Benzema is a great player. Ben Arfa is a great player. But Deschamps, he has a really French name. Maybe he is the only one in France to have a truly French name. Nobody in his family mixed with anybody, you know.

So I’m not surprised he used the situation of Benzema not to take him. Especially after [French Prime Minister Manuel Valls] said he should not play for France. And Ben Arfa is maybe the best player in France today. But they have some origins. I am allowed to think about that.

One thing is for sure – Benzema and Ben Arfa are two of the best players in France and will not play the European Championship. And for sure, Benzema and Ben Arfa, their origins are north African. So, the debate is open.

Cantona’s view doesn’t hold much merit as Deschamps did not even have the option of selecting Benzema, the country’s active leading goalscorer. The Real Madrid striker is suspended by the federation, embroiled in a blackmail sex-tape scandal involving French teammate Mathieu Valbuena, who was also left off the EURO roster.

[ MORE: Three battles that could determine the Champions League final ]

France is an extremely diverse nation with a large North African population, Benzema of Algerian descent and Ben Arfa’s father a former Tunisian international. Both players were born in France and have received prior call-ups under Deschamps, with Cantona’s quite ridiculous comments likely to cause a stir before the EURO.

FA Cup will no longer have quarterfinal replays

HALIFAX, ENGLAND - NOVEMBER 09:  The FA Cup is seen prior to the FA Cup First Round match between FC Halifax and Bradford City  on November 9, 2014 in Halifax, England.  (Photo by Clive Rose/Getty Images)
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Starting in 2017, the FA Cup will no longer have replays in the quarterfinal round.

The decision was made in an effort to combat the congested English fixture list, which has been a topic of debate for years now.

[ MORE: Lukaku wants out at Everton ]

This season, Manchester United defeated West Ham in a quarterfinal replay before going on to win the competition.

In a statement released by the FA, these changes aim to add drama to the matches while eliminating an extra matchday needed for replays.

The revamped competition will see eight clubs battle it out over one weekend with each tie to be played to a finish on the day, adding to the drama and impact the competition has enjoyed in recent years.

Other new initiatives will be explored to ensure The FA Cup retains its status and appeal. These plans also form part of The FA’s commitment to help ease English football’s congested fixture schedule.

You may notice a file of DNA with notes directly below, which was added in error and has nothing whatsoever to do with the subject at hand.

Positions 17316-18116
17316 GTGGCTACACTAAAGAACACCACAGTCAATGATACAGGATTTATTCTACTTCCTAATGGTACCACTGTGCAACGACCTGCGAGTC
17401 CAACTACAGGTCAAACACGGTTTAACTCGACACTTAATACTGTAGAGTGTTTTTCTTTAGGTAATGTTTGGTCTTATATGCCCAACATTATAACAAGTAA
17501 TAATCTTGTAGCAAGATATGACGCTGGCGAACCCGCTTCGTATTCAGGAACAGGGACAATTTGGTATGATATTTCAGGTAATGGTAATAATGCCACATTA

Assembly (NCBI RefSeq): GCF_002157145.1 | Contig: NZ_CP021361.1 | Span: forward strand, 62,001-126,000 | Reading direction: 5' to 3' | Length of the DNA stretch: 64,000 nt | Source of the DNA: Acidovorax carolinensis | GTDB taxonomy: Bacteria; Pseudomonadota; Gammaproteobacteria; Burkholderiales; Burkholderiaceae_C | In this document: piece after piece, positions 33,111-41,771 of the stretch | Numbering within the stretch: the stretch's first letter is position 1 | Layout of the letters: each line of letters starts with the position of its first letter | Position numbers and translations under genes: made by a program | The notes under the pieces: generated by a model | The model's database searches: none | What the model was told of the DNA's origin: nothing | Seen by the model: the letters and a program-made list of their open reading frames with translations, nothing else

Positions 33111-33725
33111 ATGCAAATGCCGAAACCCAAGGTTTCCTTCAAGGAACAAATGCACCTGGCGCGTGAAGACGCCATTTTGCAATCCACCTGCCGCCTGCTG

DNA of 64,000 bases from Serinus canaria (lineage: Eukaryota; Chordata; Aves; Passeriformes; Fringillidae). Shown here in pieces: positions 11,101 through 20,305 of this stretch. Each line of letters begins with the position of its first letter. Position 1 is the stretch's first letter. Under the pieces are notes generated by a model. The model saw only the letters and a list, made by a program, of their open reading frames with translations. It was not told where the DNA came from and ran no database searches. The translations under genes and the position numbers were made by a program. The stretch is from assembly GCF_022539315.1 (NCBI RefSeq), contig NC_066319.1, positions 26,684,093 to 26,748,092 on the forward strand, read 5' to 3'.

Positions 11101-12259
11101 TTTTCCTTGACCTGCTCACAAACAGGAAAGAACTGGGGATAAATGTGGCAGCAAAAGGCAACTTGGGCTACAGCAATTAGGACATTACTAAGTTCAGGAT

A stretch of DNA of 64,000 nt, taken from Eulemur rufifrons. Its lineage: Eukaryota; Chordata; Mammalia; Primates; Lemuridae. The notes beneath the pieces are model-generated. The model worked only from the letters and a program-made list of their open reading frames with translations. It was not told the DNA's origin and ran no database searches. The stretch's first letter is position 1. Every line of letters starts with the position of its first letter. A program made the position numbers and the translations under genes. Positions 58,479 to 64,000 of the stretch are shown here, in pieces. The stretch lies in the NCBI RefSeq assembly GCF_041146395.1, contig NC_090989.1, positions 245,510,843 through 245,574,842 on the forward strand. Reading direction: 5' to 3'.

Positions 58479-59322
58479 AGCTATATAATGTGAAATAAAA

There will still be replays in the earlier rounds of the tournament, which allows lower level clubs the opportunity to earn a nice financial boost should they force a second match at a Premier League ground.

The Premier League is the only top league in Europe that does not take a winter break, a schedule that has been criticized by multiple managers, including Jurgen Klopp.

Judge hears arguments on US women’s team strike rights

HARRISON, NJ - MAY 30:  The United States team poses for a team picture before the match against the South Korea during an international friendly match at Red Bull Arena on May 30, 2015 in Harrison, New Jersey.  (Photo by Elsa/Getty Images)
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CHICAGO — A federal judge in Chicago has heard arguments whether the world champion U.S. women’s soccer team has the right to strike for improved conditions and wages before this year’s Olympics.

Lawyers for the U.S. Soccer Federation told Judge Sharon Johnson Coleman at a Thursday hearing that a no-strike clause is implied in a still-valid 2013 memorandum with players.

[ MORE: All of PST’s USWNT coverage ]

But a lawyer for the U.S. Women’s National Soccer Team Players Association balked at that claim. Jeffrey Kessler said the federation had “screwed up” by not securing a no-strike clause in writing and can’t argue three years later that such a provision is implied.

The union wants the option to strike before the Olympics start in August, but hasn’t said it will. Many players have voiced concern over gender equity in soccer.